Brief Evaluation of Optical Character Recognition in Relation to the ELN

siberiaskeinData Management

Nov 20, 2013 (3 years and 7 months ago)

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Brief Evaluation of Optical Character
Recognition in Relation to the ELN

Introduction

Some scientists

in Steve Ley’s group

have been using a digital pen to
capture hand
-
written notes whilst working in the laboratory

which
they later transfer into their experiments in the Electronic Lab
Notebook

(ELN)
.
The pen they have used was purchased
inexpensively and came with software that
captured the image in
.pegvf file format, which can be converted to
graphics file format
s

e.g. EMF.

The CamELS project purchased a
n “
e
-
pens
M
obile
N
otes


digital
pen
.

This device uses the same proprietary file
-
format (pegvf) as the
Ley Group’s pen, but

was supplied with the MyScript Notes
software for converting handwriting into digital text,
editing
converted text and exporting results to Microsoft Word or
other
applications
.

Conversion of handwriting to text before adding it to the ELN should
make the information easier and faster to read, particularly for
someone o
ther than the original auth
or.
It also makes the
information available for conventional searching and for

potential
future data
-
mining.
However, with current software, there is alway
s
at least some time overhead.
At the very least, the conversion to
text adds one extra step to the p
rocess of transferring data into the
ELN; there is an additional overhead of checking that the conversion
to text has recognised characters as intended and mak
ing any
necessary corrections.


Description

Ben

Deadman

provided

four

files in the .pegvf format
generated by
his digital pen
.


I import
ed the files into Note Manager
.
With MyScript Notes
running, I used the Note Manager’s Convert to Text functionality, to
transfer the files into MyScri
pt Notes ready for conversion.
There
was some inconsistent behavio
ur observed using Note Manager’s
Convert to Text: sometimes it attempted the conversion itself and
opened Notepad instead of transferring to MyScript Notes, but I
have not yet been able to fully characterise this behaviour.


Within MyScript Notes,
I origin
ally used t
he Global conversion
settings.
Ben’s username, BJD0489, was not correctly converted
until added it to the dictionary
.
Once in the dictionary
it was
recognised on two of the three occasions on which it appeared; on
the third occasion an extra mar
k near the “B” resulted in the
username being treated as a number.



For the notes with chemical structures, I highlighted the structures
as “special content areas” of type “Freeform drawing”, which meant
they transferr
ed over without any conversion.

I exp
erimented with
including

Text


in the content type, but this was generally
unsuccessful, with most of the lines representing chemical bonds
being removed.


Ben’s notes were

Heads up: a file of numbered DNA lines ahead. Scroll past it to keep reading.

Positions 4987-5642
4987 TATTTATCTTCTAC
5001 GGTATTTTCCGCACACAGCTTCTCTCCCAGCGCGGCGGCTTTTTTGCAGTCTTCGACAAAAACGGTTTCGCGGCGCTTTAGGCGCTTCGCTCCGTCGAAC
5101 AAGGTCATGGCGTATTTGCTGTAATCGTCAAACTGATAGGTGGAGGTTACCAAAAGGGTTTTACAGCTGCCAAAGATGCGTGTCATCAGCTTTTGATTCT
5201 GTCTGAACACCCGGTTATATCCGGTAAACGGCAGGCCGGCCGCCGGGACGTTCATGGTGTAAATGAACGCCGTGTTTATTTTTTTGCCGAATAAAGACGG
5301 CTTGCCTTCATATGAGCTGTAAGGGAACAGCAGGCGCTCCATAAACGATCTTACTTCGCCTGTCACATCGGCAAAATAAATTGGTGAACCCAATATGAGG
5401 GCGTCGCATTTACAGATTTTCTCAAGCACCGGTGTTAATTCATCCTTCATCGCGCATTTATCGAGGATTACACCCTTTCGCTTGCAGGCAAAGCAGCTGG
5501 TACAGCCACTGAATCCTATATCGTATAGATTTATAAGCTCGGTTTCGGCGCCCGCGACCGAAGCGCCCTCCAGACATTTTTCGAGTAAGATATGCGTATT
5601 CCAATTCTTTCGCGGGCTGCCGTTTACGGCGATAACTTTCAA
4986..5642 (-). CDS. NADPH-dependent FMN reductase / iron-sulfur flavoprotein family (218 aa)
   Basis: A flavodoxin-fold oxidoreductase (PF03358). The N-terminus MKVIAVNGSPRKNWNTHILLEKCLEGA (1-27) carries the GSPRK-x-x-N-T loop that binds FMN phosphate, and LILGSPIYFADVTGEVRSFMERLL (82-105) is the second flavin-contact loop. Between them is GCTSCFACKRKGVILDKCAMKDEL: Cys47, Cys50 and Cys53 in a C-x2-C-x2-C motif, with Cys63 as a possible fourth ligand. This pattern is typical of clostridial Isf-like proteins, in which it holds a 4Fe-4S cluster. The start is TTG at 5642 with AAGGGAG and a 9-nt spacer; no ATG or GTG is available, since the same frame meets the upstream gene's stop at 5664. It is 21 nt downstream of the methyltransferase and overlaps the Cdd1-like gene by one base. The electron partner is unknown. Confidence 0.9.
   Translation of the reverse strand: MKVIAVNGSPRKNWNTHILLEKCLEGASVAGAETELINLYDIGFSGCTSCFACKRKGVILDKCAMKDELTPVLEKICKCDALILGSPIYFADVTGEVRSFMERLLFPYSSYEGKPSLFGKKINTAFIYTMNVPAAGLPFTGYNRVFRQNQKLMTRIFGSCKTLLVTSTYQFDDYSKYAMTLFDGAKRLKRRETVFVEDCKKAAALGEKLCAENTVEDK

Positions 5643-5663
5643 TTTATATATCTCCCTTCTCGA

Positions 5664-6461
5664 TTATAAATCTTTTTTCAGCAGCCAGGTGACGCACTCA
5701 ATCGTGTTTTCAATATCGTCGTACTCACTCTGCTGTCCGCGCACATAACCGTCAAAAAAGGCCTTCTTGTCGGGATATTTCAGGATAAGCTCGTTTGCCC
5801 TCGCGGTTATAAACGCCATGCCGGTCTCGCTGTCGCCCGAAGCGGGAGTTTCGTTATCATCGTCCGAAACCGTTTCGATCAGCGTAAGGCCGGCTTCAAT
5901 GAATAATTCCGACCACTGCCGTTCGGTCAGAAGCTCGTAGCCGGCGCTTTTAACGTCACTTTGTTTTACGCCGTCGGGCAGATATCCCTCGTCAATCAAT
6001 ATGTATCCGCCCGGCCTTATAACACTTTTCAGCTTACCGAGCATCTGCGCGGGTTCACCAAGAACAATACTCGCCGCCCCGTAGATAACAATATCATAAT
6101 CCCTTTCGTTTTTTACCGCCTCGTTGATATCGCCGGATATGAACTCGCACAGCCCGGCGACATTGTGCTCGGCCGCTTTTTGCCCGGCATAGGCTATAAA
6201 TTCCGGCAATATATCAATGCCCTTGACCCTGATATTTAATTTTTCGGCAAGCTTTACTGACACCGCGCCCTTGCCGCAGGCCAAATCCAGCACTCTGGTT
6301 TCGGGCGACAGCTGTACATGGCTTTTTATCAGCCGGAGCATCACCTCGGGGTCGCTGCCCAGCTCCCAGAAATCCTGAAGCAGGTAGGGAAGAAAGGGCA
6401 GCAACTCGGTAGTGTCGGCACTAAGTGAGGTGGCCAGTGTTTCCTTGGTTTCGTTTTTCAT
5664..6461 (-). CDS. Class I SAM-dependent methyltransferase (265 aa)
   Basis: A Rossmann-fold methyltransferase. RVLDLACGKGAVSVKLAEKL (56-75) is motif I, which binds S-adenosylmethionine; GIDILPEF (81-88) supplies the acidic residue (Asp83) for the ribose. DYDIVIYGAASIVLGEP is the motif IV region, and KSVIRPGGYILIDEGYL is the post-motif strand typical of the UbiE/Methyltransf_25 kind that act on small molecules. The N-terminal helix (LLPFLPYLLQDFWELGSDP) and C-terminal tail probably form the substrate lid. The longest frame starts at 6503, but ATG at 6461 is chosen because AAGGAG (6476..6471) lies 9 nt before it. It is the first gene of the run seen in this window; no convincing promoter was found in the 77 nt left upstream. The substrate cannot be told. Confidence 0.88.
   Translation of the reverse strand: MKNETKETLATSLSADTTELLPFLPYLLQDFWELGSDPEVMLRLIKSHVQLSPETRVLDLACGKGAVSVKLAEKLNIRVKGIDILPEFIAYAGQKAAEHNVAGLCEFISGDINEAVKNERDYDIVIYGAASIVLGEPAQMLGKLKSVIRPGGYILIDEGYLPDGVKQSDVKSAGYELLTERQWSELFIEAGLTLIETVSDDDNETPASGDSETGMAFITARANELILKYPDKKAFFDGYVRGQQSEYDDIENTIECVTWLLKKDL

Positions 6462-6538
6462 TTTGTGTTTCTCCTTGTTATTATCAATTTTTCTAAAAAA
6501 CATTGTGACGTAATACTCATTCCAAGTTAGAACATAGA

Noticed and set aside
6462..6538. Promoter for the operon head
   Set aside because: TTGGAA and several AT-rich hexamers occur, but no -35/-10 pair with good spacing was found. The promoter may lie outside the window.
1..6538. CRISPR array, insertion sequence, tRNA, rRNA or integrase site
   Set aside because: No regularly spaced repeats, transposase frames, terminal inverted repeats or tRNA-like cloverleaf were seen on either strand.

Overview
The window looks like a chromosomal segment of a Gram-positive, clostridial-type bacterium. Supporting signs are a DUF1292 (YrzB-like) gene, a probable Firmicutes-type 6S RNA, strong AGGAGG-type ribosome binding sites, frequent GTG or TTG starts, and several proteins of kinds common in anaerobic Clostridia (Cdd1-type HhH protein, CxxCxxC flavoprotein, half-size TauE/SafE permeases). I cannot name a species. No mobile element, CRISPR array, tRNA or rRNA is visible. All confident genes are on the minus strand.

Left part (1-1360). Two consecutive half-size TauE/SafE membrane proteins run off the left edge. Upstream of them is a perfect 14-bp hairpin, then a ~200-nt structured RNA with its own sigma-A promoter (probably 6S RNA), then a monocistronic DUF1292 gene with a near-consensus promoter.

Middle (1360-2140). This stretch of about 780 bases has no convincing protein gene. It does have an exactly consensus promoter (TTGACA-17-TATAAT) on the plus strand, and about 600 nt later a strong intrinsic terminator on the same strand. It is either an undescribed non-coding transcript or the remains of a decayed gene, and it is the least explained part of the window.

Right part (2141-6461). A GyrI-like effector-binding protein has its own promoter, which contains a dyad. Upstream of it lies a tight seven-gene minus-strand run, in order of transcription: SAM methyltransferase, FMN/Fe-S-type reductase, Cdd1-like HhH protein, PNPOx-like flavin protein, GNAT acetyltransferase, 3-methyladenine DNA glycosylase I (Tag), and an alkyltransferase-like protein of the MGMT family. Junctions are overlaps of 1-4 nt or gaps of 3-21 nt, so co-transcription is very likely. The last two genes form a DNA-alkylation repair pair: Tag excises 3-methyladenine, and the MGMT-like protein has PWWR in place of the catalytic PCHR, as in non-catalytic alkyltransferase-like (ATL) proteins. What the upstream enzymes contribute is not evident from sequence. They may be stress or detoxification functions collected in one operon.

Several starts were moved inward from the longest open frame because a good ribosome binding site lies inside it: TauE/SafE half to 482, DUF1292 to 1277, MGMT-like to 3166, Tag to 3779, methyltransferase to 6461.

not written with
t
ext
r
ecognition in mind, and he
had not been briefed on any
of
the recommended practice for
MyScript Notes.


The
MyScript Notes
software has the capability of setting up
individual profiles for different users, based on writing ~two A4
sheets worth of training text, which includes n
umbers and special
characters.
Howev
er, creation of a profile is recommended only for
those who “
write in an unusual style
”, so would be expected to
have limited impact for Ben’s writing.


Possible time
-
savings are possible using Auto replacements, which
allow the user to define abbreviatio
ns, initials or acronyms which
will be automatically replaced with a full expression or name during
the conversion to text.


Conclusion

In my opinion, the conversion was most successful where the
note
comprised words
found in the dictionary.
The conversion

seems to
struggle where letters and numbers are interspersed
, where there
have been alterations made to the text after the initial writing or
extraneous pen strokes have been recorded.



Conversion

rates could probably be increased by:



Adding words used
to the dictionary



Marking errors by
putting an “
X


through them



Avoiding
making
e
xtraneous marks


For the use of character recognition to be time efficient, the one
-
off
overhead of conversion and check
ing the output must be
outweigh
ed by the potentially
repeated overhead involved when
readers stru
ggle to decipher hand
-
writing.
However, the
longer
-
term implications of information being unavailable to
text
-
mining should also be considered.

Perhaps the best
compromise would be to convert to text
only
those n
otes that
contain key information, especially results such as yield, which may
be important for future searching and data
-
mining.







Note

1





BJD0489









1.100 ml DVB









11.73649mL VBC









2.749 mL I
-
dole carol









27.9mg AIBN









Need to make more than the column volume.

=> Aim for 5.8mL









20T. DUB = 5.8mL +0.2 = 1.16 ml









got. VBC = 1.74mL









50% duodecimal = 2.9mL

Combined monomer amass. == f<0609+1.8849 = 2
--
9449

=> l%1. = 29.4mg 31.3
mg used









for a 20 h.








Note

2



BJD0489

started heating to 80C at 14:00 leave at 80C for 20k (10am Wed).

Cool to it, recoding ends, flush with THF., Look at backpressure.

Take sample for ma elemental analysis.












Note

3















735170528

e, n,

.

t
-
419, ma too, ETOH

1.1996, and

-

901.0 mg

1.37mL d: Et oxalate

20 ml ETOH

Note 4









meta
-
selectivity

.

.

JACS 22011, 133, 6964

JACS 2011 (133, 19890

Native 2012 in press Leon, P., Li, G.